Taxi drivers of the back 40

At the St. Louis airport, the Back 40 isn’t part of a ranch. It’s the nickname taxi drivers give to a big parking lot just up the road.  There they wait for the call to go pick up a fare at the terminal.  Spotless white vans sit bumper to bumper in long rows, while the cabbies mill around and talk, or play chess in a small shelter.  Waiting can get a little boring.  It wasn’t hard to get four of them to talk about the ups and downs of making a living in a cab.

“Most of us are immigrants from Africa – Ethiopia, Nigeria and Somalia,” says Joshua Osho.  “Some Russians too.” 
“A lot of Ethiopians drive taxis, because that’s our first chance to work when we get here,” adds Malaku Tamir.  “You can’t go to school when you’re as old as many of us are when we come.  And you must earn something right away for your kids and family.  The easy way is to drive a taxi.”

When Tamir began at the airport 19 years ago, everyone worked for six companies.  “Then the county opened the business and we organized the service and got permits.  The old owners couldn’t get any drivers and they left,” he recalls.  “Now more than 80% of the cabs are owned by drivers like me.” 
It was hard at the beginning, and the drivers had to get bank loans to buy their vans, or tap the resources of their families.  Almost all say they’re driving for their kids.  Tamir has four, one in college and three more getting ready, so he has to come up with the money soon.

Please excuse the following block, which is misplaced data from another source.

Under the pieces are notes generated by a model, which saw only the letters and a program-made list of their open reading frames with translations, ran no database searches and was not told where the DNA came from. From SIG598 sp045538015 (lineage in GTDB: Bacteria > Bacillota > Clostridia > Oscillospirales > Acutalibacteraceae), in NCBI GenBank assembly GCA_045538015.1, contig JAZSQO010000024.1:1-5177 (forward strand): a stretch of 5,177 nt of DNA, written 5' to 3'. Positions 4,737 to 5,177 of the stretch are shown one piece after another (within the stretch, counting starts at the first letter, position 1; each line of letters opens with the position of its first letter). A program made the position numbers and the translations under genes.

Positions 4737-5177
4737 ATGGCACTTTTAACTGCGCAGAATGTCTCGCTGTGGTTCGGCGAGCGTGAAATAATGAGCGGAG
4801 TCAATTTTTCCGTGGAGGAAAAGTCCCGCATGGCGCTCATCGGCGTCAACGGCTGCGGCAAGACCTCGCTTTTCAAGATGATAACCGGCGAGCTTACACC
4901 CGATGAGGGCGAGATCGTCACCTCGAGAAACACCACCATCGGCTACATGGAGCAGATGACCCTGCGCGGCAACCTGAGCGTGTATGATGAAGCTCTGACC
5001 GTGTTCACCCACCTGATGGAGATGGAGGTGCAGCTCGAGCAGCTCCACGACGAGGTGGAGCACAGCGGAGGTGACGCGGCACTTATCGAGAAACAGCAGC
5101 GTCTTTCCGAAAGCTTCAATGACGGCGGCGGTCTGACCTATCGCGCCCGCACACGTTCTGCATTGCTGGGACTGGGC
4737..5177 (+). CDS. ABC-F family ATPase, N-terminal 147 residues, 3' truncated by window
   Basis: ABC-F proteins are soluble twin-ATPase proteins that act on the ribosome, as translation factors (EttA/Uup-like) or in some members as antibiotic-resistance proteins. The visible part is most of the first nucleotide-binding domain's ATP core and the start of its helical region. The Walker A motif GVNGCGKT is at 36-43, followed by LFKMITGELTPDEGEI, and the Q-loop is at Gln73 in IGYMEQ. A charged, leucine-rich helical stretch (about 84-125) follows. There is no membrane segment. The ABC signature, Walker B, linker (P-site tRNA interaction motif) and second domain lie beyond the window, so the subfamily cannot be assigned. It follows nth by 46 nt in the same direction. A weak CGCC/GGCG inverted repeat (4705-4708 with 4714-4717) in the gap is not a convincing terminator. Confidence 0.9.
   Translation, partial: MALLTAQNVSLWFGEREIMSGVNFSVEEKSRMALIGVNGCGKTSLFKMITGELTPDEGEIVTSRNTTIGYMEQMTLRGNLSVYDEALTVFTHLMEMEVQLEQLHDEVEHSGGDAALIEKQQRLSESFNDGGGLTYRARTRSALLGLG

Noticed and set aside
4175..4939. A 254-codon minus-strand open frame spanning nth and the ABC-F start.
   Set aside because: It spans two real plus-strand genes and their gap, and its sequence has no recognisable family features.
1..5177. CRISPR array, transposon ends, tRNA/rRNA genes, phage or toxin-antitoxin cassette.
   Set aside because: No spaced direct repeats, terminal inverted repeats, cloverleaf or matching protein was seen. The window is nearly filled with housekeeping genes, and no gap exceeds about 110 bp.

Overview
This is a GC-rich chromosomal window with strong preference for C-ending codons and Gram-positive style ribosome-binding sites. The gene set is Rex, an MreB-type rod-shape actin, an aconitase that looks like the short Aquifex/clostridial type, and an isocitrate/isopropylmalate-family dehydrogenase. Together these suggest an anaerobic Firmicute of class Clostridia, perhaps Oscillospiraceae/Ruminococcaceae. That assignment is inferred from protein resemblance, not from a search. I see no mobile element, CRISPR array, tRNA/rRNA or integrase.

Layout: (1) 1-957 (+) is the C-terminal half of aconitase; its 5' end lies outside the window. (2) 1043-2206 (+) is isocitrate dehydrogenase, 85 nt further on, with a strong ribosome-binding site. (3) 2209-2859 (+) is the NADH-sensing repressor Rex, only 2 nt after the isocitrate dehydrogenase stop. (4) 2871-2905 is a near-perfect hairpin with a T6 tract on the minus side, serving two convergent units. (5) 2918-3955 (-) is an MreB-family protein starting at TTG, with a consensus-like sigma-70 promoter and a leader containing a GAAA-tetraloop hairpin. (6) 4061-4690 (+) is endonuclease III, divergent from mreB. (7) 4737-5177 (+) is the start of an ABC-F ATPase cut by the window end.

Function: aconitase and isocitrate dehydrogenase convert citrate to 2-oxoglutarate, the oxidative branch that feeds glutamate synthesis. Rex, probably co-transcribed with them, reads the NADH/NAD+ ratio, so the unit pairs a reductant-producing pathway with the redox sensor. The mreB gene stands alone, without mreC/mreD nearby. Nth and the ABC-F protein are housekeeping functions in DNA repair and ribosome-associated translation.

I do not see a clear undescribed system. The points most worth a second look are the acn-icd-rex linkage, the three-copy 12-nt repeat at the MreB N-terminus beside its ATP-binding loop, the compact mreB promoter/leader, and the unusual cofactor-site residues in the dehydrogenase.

Mohammed Hussein has eight children, the largest family on the lot, and his hopes for them are high.  “I want them to go to school.  I don’t want them to drive a taxi,” he declares.  “I want them to be in perfect shape, with a better life and a better education.”  He laughs. “But kids are very expensive to have in this country.” 
To support them, he drives 15-16 hours a day sometimes, more than most.  Tamir drives 10 hours, five and a half days a week.  He says that’s about average. (story continues after slideshow)

All the drivers have a story about why they came to the U.S.  Rufus Jewel left Nigeria at 37.  “I dropped out of college because there we have no student loans,” he remembers.  “If you don’t have any family to come up with your college fees there’s no way you can keep going.”  He hopes his children will do what he couldn’t, and go to college – even if the family has to get loans to help them.
Tamir came because of the civil war in Ethiopia.  “Most educated Ethiopians are now living outside the country,” he says.  “There are a lot everywhere.  If you go to DC, you see highly educated people driving taxis.”
Hussein’s experience leaving Mogadishu, Somalia, was the worst.  “When the civil war started some of my family were massacred,” he recounts in a somber voice.  “I survived and left. This turned out to be my American Dream – driving a taxi.”
Having worked so hard to get to St. Louis, most don’t plan to go back.  Hussein is different, though.  His ambition is to be president of the country he left behind.  It’s not actually such a far-fetched notion.  Several of Somalia’s highest government officials in recent years, including a prime minister, spent many years living in the U.S. before returning.